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1. A sound or a combination of sounds, or its representation in writing or printing, that symbolizes and communicates a meaning and may consist of a single morpheme or of a combination of morphemes.
a. Something said; an utterance, remark, or comment: May I say a word about that?
b. A command or direction; an order: gave the word to retreat.
c. An assurance or promise; sworn intention: She has kept her word.
d. A verbal signal; a password or watchword.
3. words
a. Discourse or talk; speech: Actions speak louder than words.
b. Music The text of a vocal composition; lyrics.
c. Hostile or angry remarks made back and forth.
a. News: Any word on your promotion?
b. Rumor: Word has it they're divorcing.
5. Used euphemistically in combination with the initial letter of a term that is considered offensive or taboo or that one does not want to utter: "Although economists here will not call it a recession yet, the dreaded 'R' word is beginning to pop up in the media" (Francine S. Kiefer).
6. Word
a. See Logos.
b. The Scriptures; the Bible.
7. Computers A set of bits that is of a fixed size and is typically operated on by a computer's processor.
tr.v. word·ed, word·ing, words
To express in words: worded the petition carefully.
Slang Used to express approval or an affirmative response to something. Sometimes used with up.
at a word
In immediate response.
good word
1. A favorable comment: She put in a good word for me.
2. Favorable news.
have a word with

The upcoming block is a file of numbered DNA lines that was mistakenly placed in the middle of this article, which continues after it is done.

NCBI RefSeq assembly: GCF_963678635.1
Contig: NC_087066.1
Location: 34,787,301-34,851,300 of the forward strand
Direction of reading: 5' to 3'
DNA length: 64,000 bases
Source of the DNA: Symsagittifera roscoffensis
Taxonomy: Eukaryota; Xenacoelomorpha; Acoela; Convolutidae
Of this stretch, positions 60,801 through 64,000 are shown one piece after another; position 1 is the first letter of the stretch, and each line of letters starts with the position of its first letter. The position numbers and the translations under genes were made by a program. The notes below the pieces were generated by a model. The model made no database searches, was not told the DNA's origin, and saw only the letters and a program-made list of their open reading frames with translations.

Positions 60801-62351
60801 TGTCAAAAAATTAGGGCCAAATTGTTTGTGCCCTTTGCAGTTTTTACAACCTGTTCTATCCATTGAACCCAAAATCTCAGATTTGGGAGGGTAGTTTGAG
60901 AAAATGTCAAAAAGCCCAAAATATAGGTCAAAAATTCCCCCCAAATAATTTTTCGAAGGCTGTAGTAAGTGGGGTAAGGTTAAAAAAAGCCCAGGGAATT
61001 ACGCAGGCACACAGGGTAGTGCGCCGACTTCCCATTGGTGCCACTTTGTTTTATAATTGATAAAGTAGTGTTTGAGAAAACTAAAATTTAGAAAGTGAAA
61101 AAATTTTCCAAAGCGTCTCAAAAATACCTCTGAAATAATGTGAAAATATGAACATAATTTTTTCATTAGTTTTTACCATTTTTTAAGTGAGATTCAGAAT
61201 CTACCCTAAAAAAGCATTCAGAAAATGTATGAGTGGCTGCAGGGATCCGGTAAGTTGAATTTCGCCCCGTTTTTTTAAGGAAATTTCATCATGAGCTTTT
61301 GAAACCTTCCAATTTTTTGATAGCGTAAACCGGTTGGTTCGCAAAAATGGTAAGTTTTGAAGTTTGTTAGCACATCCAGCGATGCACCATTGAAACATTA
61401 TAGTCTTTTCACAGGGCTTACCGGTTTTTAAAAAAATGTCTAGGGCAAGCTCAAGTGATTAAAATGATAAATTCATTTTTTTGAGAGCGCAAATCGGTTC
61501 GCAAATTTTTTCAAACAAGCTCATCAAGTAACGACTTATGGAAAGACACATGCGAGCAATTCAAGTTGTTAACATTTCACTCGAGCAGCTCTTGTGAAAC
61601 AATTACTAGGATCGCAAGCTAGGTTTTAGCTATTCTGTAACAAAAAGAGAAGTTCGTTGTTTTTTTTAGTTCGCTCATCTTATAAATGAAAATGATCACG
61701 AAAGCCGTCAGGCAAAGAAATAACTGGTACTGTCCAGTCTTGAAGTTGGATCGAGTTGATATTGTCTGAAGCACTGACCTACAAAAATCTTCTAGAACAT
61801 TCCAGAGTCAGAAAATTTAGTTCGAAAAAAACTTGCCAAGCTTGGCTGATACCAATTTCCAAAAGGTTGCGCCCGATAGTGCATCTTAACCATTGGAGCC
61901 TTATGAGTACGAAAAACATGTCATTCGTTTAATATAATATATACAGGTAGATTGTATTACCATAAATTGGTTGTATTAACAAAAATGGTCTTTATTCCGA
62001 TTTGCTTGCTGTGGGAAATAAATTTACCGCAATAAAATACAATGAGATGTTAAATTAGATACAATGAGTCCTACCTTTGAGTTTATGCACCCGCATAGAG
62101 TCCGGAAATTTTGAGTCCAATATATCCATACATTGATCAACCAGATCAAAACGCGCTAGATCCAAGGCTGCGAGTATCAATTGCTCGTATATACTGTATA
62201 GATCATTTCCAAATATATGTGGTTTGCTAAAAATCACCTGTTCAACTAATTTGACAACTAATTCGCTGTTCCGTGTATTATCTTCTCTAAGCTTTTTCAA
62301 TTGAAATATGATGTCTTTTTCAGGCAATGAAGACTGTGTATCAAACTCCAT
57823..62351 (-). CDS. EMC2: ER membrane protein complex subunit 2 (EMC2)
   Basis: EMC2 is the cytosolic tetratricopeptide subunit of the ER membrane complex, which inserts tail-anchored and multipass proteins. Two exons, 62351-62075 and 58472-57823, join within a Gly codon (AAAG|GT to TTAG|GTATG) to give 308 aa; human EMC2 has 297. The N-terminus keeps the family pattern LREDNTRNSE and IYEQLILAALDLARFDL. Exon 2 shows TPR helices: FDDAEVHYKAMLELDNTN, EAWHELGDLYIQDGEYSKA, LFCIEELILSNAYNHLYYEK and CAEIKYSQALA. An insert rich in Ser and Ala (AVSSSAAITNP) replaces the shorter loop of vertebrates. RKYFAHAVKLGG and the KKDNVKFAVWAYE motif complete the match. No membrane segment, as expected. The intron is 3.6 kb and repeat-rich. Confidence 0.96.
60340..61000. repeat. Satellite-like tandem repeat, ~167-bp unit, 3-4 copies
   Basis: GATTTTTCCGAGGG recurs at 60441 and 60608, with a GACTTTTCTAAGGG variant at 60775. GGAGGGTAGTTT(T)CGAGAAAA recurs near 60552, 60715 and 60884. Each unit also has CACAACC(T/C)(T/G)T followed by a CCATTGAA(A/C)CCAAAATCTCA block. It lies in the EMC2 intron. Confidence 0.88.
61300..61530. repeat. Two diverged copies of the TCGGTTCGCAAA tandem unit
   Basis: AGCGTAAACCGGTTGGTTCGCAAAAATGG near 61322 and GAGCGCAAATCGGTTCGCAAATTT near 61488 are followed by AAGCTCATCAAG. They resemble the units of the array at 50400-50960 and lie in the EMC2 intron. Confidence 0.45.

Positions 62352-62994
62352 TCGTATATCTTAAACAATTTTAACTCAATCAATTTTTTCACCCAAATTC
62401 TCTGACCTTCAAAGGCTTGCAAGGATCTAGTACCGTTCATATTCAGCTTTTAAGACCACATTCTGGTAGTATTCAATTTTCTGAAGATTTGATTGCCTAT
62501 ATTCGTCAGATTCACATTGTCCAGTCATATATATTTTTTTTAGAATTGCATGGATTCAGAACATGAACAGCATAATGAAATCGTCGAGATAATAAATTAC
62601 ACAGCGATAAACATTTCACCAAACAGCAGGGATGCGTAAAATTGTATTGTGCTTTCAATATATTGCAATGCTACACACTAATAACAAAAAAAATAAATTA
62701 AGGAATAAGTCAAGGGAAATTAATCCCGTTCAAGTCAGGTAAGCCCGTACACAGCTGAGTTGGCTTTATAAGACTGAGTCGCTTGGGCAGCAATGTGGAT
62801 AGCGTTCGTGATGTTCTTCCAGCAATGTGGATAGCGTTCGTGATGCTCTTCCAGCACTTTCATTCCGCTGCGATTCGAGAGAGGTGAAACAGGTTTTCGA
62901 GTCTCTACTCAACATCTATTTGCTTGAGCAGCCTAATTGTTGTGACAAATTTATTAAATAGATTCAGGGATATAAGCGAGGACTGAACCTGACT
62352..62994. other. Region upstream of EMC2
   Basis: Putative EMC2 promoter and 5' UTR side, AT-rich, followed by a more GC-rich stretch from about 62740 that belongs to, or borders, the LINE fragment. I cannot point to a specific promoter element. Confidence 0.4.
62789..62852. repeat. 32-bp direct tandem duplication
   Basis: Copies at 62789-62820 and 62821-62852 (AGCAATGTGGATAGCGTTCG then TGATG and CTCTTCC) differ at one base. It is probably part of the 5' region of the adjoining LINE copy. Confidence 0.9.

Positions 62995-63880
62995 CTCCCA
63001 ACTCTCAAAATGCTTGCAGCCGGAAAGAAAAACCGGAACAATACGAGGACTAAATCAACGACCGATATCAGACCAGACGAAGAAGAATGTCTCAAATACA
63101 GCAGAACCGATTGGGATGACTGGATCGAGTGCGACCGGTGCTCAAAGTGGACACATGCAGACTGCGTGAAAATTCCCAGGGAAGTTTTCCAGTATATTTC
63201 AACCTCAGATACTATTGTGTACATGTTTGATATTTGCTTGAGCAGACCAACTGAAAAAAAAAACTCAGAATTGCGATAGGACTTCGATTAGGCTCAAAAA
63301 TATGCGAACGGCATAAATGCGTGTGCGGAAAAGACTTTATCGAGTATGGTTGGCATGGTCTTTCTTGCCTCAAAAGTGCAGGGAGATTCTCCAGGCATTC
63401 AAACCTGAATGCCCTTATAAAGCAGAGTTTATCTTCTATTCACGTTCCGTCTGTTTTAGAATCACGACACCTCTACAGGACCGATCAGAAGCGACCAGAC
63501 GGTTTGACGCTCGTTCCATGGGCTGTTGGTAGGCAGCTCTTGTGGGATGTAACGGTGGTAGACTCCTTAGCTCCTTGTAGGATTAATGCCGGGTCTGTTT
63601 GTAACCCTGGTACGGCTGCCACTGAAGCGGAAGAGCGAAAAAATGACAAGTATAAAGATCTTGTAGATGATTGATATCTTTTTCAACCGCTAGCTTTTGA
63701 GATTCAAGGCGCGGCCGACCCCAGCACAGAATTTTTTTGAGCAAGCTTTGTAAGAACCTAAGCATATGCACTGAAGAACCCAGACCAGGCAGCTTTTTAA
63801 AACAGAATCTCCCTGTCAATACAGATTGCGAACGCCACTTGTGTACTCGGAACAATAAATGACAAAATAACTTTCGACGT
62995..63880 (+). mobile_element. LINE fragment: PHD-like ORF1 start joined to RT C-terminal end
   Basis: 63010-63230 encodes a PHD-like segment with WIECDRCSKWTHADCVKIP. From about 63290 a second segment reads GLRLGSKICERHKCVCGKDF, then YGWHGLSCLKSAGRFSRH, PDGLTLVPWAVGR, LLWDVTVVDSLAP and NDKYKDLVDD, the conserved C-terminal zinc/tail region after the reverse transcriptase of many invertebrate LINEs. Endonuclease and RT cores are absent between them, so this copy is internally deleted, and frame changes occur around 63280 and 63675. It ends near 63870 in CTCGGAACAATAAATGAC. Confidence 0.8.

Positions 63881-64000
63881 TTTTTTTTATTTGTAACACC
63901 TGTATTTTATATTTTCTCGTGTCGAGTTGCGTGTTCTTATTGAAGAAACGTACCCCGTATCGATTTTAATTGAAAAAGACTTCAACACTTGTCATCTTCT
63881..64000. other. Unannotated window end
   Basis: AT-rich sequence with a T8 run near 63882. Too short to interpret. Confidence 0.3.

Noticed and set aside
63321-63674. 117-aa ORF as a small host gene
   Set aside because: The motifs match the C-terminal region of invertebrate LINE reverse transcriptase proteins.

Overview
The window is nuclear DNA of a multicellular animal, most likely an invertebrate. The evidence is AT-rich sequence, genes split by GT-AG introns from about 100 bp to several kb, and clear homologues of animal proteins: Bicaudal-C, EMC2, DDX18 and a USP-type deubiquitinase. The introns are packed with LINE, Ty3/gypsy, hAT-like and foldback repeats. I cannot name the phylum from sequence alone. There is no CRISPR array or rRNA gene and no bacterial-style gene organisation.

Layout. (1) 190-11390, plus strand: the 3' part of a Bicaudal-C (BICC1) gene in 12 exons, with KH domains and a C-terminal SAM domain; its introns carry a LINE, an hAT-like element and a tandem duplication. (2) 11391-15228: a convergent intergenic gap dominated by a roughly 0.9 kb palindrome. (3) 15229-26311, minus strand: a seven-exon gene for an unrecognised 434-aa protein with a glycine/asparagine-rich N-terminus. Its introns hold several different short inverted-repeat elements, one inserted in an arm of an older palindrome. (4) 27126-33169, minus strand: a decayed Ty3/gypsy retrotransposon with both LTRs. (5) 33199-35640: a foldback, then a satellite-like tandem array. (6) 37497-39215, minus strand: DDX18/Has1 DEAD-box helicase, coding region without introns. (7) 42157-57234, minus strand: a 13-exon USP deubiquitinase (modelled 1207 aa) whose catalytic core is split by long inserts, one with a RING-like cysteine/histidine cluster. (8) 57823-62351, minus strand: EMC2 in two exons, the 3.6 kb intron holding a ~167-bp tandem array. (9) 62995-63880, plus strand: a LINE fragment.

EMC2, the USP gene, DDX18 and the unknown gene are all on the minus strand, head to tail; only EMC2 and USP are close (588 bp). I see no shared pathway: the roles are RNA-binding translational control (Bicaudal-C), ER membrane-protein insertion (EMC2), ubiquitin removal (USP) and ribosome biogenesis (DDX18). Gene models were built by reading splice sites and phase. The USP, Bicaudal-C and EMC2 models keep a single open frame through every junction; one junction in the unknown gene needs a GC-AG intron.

To have a brief conversation with (someone); speak to.
have no words for
To be unable to describe or talk about.
in a word
In short; in summary: In a word, the situation is serious.
in so many words
1. In precisely those words; exactly: hinted at impending indictments but did not say it in so many words.
2. Speaking candidly and straightforwardly: In so many words, the weather has been beastly.
of few words
Not conversational or loquacious; laconic: a person of few words.
of (one's) word
Displaying personal dependability: a woman of her word.
take at (someone's) word
To be convinced of another's sincerity and act in accord with his or her statement: We took them at their word that the job would be done on time.
take (someone's) word for it
To believe what someone says without investigating further.
upon my word
Indeed; really.

[Middle English, from Old English; see wer- in Indo-European roots.]
American Heritage® Dictionary of the English Language, Fifth Edition. Copyright © 2016 by Houghton Mifflin Harcourt Publishing Company. Published by Houghton Mifflin Harcourt Publishing Company. All rights reserved.


pl n
1. (Theatre) the text of a part of an actor, etc
2. (Music, other) the text or lyrics of a song, as opposed to the music
3. angry speech (esp in the phrase have words with someone)
4. eat one's words to retract a statement
5. for words (preceded by: too and an adjective or adverb) indescribably; extremely: the play was too funny for words.
6. have no words for to be incapable of describing
7. in other words expressing the same idea but differently
8. in so many words explicitly or precisely
9. of few words not talkative
10. of many words talkative
11. put into words to express in speech or writing as well as thought
12. (Rhetoric) say a few words to give a brief speech
13. take the words out of someone's mouth to say exactly what someone else was about to say
14. words fail me I am too happy, sad, amazed, etc, to express my thoughts
Collins English Dictionary – Complete and Unabridged, 12th Edition 2014 © HarperCollins Publishers 1991, 1994, 1998, 2000, 2003, 2006, 2007, 2009, 2011, 2014
ThesaurusAntonymsRelated WordsSynonymsLegend:
Noun1.words - the words that are spoken; "I listened to his words very closely"
speech communication, spoken communication, spoken language, voice communication, oral communication, speech, language - (language) communication by word of mouth; "his speech was garbled"; "he uttered harsh language"; "he recorded the spoken language of the streets"